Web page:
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January 7, 2016

Review: Byw Celwydd/Living A Lie 1x1 (UK: S4C)

Posted on January 7, 2016 | Post a comment | Bookmark and Share

Living A Lie

In the UK: Sundays, 9pm, S4C. Available on iPlayer

The last time S4C decided to do a glamorous, exciting drama set in Cardiff Bay, it gave us the much-missed Caerdydd, a shiny, exciting, mind-blowingly Welsh soap full of hip young Welsh-speaking media types, entrepreneurs and politicians staying at the St David's Hotel & Spa, going to all the best pubs and generally enjoying everything cool and hip Mermaid Quay has to offer, apart from the Harry Ramsden's.

It launched the career of many a Welsh-speaking actor, but it's gone now. Sigh. We've still got the last series on the Sky box and we live for the day that S4C might eventually get round to putting it out on DVD. It was top. RIP Caerdydd.

Of course, almost no one outside of Wales had ever heard of Caerdydd until it started filming sex scenes in the Senedd, so it seems appropriate that following the success of Y Gwyll/Hinterland in the rest of the world, S4C's latest attempt to create a world-class drama follows largely in the footsteps of Caerdydd by being set in the Welsh Assembly and featuring bright young things having sex, albeit everywhere except the Senedd toilets.

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January 7, 2016

Review: The Shannara Chronicles 1x1-1x3 (US: MTV)

Posted on January 7, 2016 | Post a comment | Bookmark and Share

The Shannara Chronicles

In the US: Tuesdays, 10/9c, MTV
In the UK: Not yet acquired

When Into The Badlands arrived on our screens the other side of Christmas, I tried very hard to work out why it wasn't any good. After all, it had impeccable source material to work with and a decent cast, and it had imported Hong Kong martial arts stars and choreographers to jazz up the fights. Except it was hackneyed and dull.

Was it because it was on AMC, famed for almost fetishing slow storytelling? Or was it simply because it was from Smallville creators Alfred Gough and Miles Millar, who perhaps aren't up to post-apocalyptic quest dramas?

It turns out it's probably a bit of both, but perhaps not for the reasons I was thinking of. I think it's because Gough and Millar were putting all their effort into the rather similar The Shannara Chronicles.

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January 4, 2016

Preview: Idiotsitter 1x1 (US: Comedy Central)

Posted on January 4, 2016 | Post a comment | Bookmark and Share

Idiotsitter

In the US: Thursdays, 10.30/9.30c, Comedy Central. Starts January 14

So here's something you probably already know: women have friends. Some of them even have best friends. They have great laughs together, nourish each other's soul, yadda yadda. 

However, TV history isn't exactly replete with female friendships, particularly not ones written by women and especially not as the central relationships of TV shows. You may be able to think of an Ethel and Lucy or two, but until recently, TV hasn't considered them worth writing about.

Now we have a whole new generation of actresses and comediennes, mostly in the US, creating and starring in TV shows with their female friends. Idiotsitters is just such a show, created by and starring Jillian Bell and Charlotte Newhouse, as two ill-matched soon-to-be best friends.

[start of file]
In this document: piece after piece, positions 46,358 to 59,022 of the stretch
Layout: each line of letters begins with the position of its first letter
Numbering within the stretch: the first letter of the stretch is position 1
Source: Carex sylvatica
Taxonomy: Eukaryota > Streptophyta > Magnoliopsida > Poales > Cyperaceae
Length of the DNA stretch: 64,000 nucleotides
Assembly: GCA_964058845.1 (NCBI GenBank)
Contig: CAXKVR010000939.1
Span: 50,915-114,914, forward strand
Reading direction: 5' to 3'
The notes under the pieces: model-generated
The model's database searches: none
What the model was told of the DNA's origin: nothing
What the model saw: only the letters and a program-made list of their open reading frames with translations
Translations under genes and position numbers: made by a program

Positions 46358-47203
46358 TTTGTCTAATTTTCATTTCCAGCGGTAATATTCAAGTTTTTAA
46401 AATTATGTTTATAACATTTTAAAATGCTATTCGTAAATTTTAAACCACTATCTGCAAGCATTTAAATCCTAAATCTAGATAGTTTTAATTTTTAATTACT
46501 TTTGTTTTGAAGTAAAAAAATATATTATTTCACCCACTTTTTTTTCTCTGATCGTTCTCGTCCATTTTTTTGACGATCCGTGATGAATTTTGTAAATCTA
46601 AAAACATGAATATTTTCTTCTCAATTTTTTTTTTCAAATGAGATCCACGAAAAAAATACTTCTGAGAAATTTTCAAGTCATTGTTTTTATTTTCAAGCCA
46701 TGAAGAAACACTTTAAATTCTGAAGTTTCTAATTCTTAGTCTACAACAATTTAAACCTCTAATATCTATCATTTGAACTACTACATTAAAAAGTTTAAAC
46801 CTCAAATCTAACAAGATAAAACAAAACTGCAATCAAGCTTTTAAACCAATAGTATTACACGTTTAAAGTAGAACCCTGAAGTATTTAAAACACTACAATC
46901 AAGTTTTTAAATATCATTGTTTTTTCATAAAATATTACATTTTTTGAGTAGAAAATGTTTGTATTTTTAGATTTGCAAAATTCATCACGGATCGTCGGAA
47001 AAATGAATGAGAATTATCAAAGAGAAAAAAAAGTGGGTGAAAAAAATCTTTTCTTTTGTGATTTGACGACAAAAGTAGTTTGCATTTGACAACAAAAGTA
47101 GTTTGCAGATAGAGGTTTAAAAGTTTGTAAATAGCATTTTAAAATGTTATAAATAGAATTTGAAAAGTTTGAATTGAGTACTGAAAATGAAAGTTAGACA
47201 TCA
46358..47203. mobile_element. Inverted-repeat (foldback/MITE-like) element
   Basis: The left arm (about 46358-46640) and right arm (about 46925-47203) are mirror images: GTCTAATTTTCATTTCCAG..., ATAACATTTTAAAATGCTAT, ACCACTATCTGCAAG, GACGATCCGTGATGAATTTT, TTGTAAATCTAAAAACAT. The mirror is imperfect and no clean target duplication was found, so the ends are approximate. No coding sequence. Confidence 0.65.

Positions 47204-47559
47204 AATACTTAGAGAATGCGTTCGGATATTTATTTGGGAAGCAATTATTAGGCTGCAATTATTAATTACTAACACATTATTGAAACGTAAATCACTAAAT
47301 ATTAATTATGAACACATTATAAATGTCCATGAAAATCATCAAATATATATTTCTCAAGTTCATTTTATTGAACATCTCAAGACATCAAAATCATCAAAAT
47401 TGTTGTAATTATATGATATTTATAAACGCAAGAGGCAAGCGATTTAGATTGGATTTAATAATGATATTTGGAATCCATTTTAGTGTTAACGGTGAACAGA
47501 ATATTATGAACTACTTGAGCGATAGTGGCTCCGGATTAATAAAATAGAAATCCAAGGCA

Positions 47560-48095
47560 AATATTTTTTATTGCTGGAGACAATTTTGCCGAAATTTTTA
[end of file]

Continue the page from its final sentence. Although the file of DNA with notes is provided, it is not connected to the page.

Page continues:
And just like Doll and EmBest Friends Forever and Playing House, it's utterly tedious and unfunny to anyone who isn't the show's two leads/creators/writers or who has a similar relationship with her own best friend ("Yes, that's just like us! Isn't it? Isn't it?! I must text her about it… Hey she's watching it TOO!!! Jinx!").

The story is that Newhouse is a Harvard-educated academic who desperately needs a job, so goes for an interview as a babysitter. There she discovers that she'll actually be looking after the grown-up daughter of two very rich, very eccentric people, said daughter (Bell) being that strangely insulated kind of offspring of rich people who's so cut off from the real world, she comes across as being either a complete idiot or having learning disabilities. She might actually even have learning disabilities, so nuanced is Bell's performance. All Newhouse has to do is keep her out of trouble. 

You can imagine how that goes. Imagine the funny situations. Imagine the laughs as they quote Dirty Dancing and baby-talk to one another. Imagine the belly aching as Bell encourages Newhouse to break her hand for her to explain to the cops why she broke her probation or as Newhouse discovers she was given a date rape drug during a party.

Struggling? Well, maybe you just don't have that kind of relationship with your best friend. Or perhaps you've seen a genuinely funny comedy at some time during your life on this Earth.

There are people who already find this funny. It was, after all, a web series before getting a broadcast commission, so clearly had one or two viewers at least. I can't imagine they were all Bell and Newhouse's friends and families either.

But this is not a show with universal appeal, shall we say? It's clear that Bell and Newhouse are having a whole lot of fun together. Perhaps that's part of the problem - there's clearly no genuine tension between the ill-matched couple, no real dislike, no real despair on Newhouse's part at the situation in which she's landed up in, no real suggestion of malice by anyone. Instead, it's like watching two tweens playing dressing up and play-acting. 

And maybe that's the lesson for us all - never make a TV comedy with someone you're already friends with, since you're always going to be enjoying it more than the audience will be.

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